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Virgin Australia stake in Skywest supports long-term growth of regional and resource markets

Analysis

Virgin Australia's planned AUD8 million (USD8.3 million) investment for a 10% stake in regional carrier Skywest will allow it to further capitalise on the country's strongly performing regional and resource markets. Virgin and Skywest had previously announced a partnership and then alliance, which received draft approval in Mar-2012.

The stake follows a number of similar arrangements undertaken by airlines in deep partnerships with each other: Etihad in airberlin and then Air Seychelles as well as Air New Zealand in Virgin Australia (a move largely seen to preempt Etihad from taking a stake in Virgin). Such partnerships allow the investing airline to further gain financially from the airline it is benefitting with increased network access. Virgin ended 1H2012 with AUD851 million (USD879 million) cash balance, AUD506 million (USD523 million) unrestricted, making the Skywest stake a relatively small expenditure.

Resource-driven traffic is performing strongly – Qantas last week announced a new route from Sydney to Newman to target the sector – while the country's leisure and corporate traffic is softening.

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Virgin has slightly lagged competitor Qantas in financial investments in the country's regional and resource market, heavily concentrated on the west coast, although increasingly also in the northeastern part of the country. In addition to its wholly-owned subsidiaries serving regional markets, Qantas in Dec-2010 purchased fly-in-fly-out (FIFO) operator Network Aviation for AUD30 million (USD31 million). The following month in Jan-2011 Virgin announced its 10-year non-equity partnership with Skywest that facilitated Virgin's regional ATR operation that commenced in Oct-2011 on the east coast. Skywest operates the leased aircraft under Virgin branding.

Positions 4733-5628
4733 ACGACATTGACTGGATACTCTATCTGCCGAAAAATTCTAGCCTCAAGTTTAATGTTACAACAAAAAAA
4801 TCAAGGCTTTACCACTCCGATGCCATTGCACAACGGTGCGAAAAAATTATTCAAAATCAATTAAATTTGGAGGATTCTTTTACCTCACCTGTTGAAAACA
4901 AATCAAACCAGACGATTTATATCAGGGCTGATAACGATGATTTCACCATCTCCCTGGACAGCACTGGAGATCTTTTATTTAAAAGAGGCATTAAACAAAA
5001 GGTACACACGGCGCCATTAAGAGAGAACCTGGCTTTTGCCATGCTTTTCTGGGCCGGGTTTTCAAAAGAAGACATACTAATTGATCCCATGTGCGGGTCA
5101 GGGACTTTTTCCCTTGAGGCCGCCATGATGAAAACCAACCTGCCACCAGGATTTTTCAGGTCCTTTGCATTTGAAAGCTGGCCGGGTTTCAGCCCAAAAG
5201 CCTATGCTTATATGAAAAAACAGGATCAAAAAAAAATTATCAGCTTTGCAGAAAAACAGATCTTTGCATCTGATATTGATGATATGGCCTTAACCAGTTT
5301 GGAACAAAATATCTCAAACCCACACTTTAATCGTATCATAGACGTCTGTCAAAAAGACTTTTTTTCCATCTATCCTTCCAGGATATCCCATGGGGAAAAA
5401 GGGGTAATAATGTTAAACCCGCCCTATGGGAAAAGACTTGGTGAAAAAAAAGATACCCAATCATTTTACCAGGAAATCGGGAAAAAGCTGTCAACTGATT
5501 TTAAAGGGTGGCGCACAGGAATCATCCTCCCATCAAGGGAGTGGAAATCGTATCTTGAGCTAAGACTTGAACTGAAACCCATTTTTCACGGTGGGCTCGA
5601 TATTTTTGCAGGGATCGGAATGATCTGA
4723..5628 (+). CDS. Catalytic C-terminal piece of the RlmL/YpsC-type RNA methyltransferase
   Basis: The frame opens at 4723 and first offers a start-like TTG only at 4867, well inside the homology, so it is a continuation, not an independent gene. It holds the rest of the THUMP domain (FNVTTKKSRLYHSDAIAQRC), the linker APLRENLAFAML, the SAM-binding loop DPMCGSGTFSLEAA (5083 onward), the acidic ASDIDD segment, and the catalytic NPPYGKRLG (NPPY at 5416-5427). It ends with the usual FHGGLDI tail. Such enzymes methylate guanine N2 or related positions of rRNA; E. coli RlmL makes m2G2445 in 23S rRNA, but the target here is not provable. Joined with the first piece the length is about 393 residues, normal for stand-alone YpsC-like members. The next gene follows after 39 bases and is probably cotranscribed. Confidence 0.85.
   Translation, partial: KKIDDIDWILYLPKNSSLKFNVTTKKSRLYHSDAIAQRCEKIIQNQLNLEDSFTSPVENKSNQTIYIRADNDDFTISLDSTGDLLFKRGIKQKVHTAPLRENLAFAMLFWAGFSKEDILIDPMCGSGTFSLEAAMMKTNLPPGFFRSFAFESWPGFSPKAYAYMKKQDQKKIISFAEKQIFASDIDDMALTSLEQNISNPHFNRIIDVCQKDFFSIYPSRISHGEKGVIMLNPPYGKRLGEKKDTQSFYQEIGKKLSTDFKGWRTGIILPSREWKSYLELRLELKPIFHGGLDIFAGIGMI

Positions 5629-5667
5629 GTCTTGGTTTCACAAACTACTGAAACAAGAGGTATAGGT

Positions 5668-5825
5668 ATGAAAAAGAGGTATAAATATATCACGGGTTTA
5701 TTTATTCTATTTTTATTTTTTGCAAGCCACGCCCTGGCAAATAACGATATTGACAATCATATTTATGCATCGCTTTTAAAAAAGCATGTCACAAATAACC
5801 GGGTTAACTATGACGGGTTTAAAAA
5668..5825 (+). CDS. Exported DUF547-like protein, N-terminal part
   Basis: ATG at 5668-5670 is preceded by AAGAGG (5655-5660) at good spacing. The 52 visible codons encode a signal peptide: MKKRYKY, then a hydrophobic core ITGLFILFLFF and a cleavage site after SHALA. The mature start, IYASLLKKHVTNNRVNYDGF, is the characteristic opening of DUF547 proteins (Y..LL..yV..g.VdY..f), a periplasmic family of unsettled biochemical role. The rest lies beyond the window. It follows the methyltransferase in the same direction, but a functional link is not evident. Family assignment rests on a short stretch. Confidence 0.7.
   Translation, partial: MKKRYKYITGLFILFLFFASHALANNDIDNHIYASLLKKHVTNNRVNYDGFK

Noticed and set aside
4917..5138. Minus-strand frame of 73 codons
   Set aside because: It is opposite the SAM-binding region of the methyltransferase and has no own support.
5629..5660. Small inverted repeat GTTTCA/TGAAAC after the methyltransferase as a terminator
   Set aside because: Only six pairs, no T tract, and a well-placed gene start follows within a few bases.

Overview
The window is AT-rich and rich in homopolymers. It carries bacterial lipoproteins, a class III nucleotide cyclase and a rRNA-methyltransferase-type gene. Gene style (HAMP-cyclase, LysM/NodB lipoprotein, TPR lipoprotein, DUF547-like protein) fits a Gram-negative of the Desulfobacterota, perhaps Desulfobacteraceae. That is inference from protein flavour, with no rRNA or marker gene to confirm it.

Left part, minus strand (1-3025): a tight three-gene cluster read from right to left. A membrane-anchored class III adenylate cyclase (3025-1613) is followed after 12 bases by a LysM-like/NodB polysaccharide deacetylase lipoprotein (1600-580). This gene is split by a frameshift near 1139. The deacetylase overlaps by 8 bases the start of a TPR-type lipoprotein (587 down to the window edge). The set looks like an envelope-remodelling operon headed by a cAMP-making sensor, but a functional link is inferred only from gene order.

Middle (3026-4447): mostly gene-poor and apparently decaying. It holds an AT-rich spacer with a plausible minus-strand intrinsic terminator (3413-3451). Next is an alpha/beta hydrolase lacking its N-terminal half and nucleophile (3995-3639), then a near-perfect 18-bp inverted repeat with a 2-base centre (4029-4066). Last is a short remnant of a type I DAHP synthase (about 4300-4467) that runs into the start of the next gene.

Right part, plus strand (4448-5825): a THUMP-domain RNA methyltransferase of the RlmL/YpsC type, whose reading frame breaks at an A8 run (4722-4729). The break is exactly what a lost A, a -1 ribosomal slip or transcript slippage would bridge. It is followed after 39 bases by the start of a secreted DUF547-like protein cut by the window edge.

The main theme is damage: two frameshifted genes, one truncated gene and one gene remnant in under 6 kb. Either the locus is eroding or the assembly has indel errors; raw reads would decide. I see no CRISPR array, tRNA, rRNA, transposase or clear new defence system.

FIFO and resource operators tend to be light on capital, either leasing aircraft or purchasing outright relatively inexpensive small aircraft like the F100 (with prices in the very low millions). The value carriers like Qantas and Virgin see in regional operators are their existing contracts, contacts and operations. The regional operators have been more entrenched and for longer in the resource sector than the country's airline operators.

An increasing consideration for regional operators is their customer proposition. As the resource market becomes more crowded and skilled labour becomes in higher demand – witness the increasing flights from Australia's east coast to mining sites on the west – there is growing demand for frills and perks. Qantas and Virgin can better cater to this with lounges, frequent flyer programmes and expertise. A financial stake, in Virgin's case, or purchase, in Qantas' case, give the carriers a resource presence without building brand new operations.

This model has been the hallmark of Virgin Australia, which has formed partnerships with Delta Air Lines, Air New Zealand, Etihad Airways and Singapore Airlines (the latter two under CEO John Borghetti and the former two under previous CEO and founder Brett Godfrey), significantly boosting its virtual network.

Virgin's stake in Skywest also quells considerations Virgin may move its ATR operation from Skywest to its own control. The Skywest partnership allowed Virgin to relatively quickly introduce a regional network, launching it in nine months. Like at Qantas, Virgin's regional network is the quiet achiever. The initial Skywest-Virgin deal in Jan-2011 promised an operation of "up to" 18 aircraft. Virgin in Feb-2012 accelerated its regional network expansion, with plans to end FY2013 with 12, instead of eight, aircraft. The target of 18 aircraft can easily be reached before the partnership nears its fifth anniversary.

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